Vigil by Angela Slatter
My rating: 5 of 5 stars
This book had the potential to end up as just another cookie-cutter urban fantasy, with a kickass heroine of mixed human and magical descent in the noir PI role, getting beaten up by monsters and eventually making the city safe for the innocent again. Fortunately, the author is skilled enough to lift this classic formula to a new level, not just executing it flawlessly but adding a layer of depth that the thousands of UF clones out there seldom achieve.
Primarily, I think, she achieves this by making the characters' relationships rich, varied, powerful, and fundamental to the plot. The protagonist's mother was missing from her life, and her father got arrested for the (literal) monster he was when she was still very young; she was raised by her grandparents. So far, nothing we haven't seen before. But then we get the solo mother next door and her daughter, who's a kind of niece to the protagonist, and whose actual aunt is toxic and crazy, and then we meet people who have dysfunctional families, who have happy families, who are alienated from their families, who have no families but have people they love who aren't genetic relatives... Family, in all its many forms and manifestations, ties the whole story together and drives the plot, along with a theme of caring for and protecting the young, and what happens when you don't.
I did feel that the protagonist's own romantic relationship was underdeveloped, as was her love interest; he ended up, for me, being a genderflipped damsel in distress (though the protagonist, to the author's credit, is not just an example of the Man With Boobs trope; far from it). I noticed in the afterword that he shares a name with the author's husband, so perhaps she has fallen into the trap of introducing someone she knows into her book and, therefore, not making them sufficiently real to the reader, who doesn't know them and can't fill in all the details for themselves.
That's a minor flaw, though, more than made up for by the book's many virtues. For example, it has a strong sense of place, as urban fantasy should. It's set in Brisbane, where I lived for most of a year (albeit more than 25 years ago), so I have some sense of the city; the centrality of the river, the history of flooding, the different suburbs and their character all come through strongly. Not only that, but the tough, no-nonsense protagonist feels somehow Australian to me. I've met a number of Australian women like her, and she comes across as fully authentic and real.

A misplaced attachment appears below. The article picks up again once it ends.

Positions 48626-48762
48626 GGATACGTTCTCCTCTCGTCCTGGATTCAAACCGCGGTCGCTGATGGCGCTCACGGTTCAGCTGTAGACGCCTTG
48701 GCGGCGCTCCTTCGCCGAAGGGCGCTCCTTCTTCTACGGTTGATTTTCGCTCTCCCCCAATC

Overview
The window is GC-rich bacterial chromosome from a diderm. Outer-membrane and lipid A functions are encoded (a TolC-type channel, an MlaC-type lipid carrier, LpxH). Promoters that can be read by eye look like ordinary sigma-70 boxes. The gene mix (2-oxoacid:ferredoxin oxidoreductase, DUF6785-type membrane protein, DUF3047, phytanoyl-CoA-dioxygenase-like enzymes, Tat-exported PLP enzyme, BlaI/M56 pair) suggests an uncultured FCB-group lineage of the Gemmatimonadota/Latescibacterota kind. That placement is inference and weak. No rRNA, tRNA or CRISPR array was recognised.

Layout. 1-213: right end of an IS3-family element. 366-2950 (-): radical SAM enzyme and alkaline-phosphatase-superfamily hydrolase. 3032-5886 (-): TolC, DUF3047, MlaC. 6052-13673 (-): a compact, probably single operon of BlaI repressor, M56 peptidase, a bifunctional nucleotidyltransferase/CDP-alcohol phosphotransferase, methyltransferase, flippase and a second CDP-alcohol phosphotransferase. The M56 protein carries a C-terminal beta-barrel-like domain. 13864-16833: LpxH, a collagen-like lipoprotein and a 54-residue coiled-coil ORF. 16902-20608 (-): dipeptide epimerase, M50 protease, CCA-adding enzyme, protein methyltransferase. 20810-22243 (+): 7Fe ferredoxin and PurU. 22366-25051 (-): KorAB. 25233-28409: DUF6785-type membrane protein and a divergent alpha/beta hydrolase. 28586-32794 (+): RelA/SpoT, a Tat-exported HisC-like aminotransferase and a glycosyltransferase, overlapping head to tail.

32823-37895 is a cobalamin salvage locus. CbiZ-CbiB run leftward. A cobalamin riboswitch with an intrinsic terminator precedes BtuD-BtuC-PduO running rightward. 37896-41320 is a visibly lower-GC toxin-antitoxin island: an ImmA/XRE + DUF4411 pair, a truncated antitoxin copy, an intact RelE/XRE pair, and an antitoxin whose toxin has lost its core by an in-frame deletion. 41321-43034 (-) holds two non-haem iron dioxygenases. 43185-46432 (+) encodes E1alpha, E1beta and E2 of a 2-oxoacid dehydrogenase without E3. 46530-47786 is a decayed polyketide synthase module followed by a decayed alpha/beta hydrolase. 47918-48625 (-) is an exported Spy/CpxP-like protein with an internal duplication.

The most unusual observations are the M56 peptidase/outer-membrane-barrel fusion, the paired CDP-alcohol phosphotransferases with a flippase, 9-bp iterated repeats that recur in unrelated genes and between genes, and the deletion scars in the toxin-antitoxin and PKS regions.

All of this is conveyed through excellent prose, too. I received an advance copy via Netgalley for review, which often means wading through multiple typos and a swamp of homonym errors that haven't yet been through final copy edit, but I spotted very few issues indeed. And the author is capable of a sentence like this: "the horrent twists of a most abhorrent shade of bright orange". I had to look up "horrent" (which means "like hair standing on end"), so this is an example of an author using a word I don't know (rare), using an obscure word correctly (also rare, sadly) and doing so with a touch of clever wordplay.
Overall, this is a fine start to a new urban fantasy series, which I'll be following with great interest. Highly recommended.
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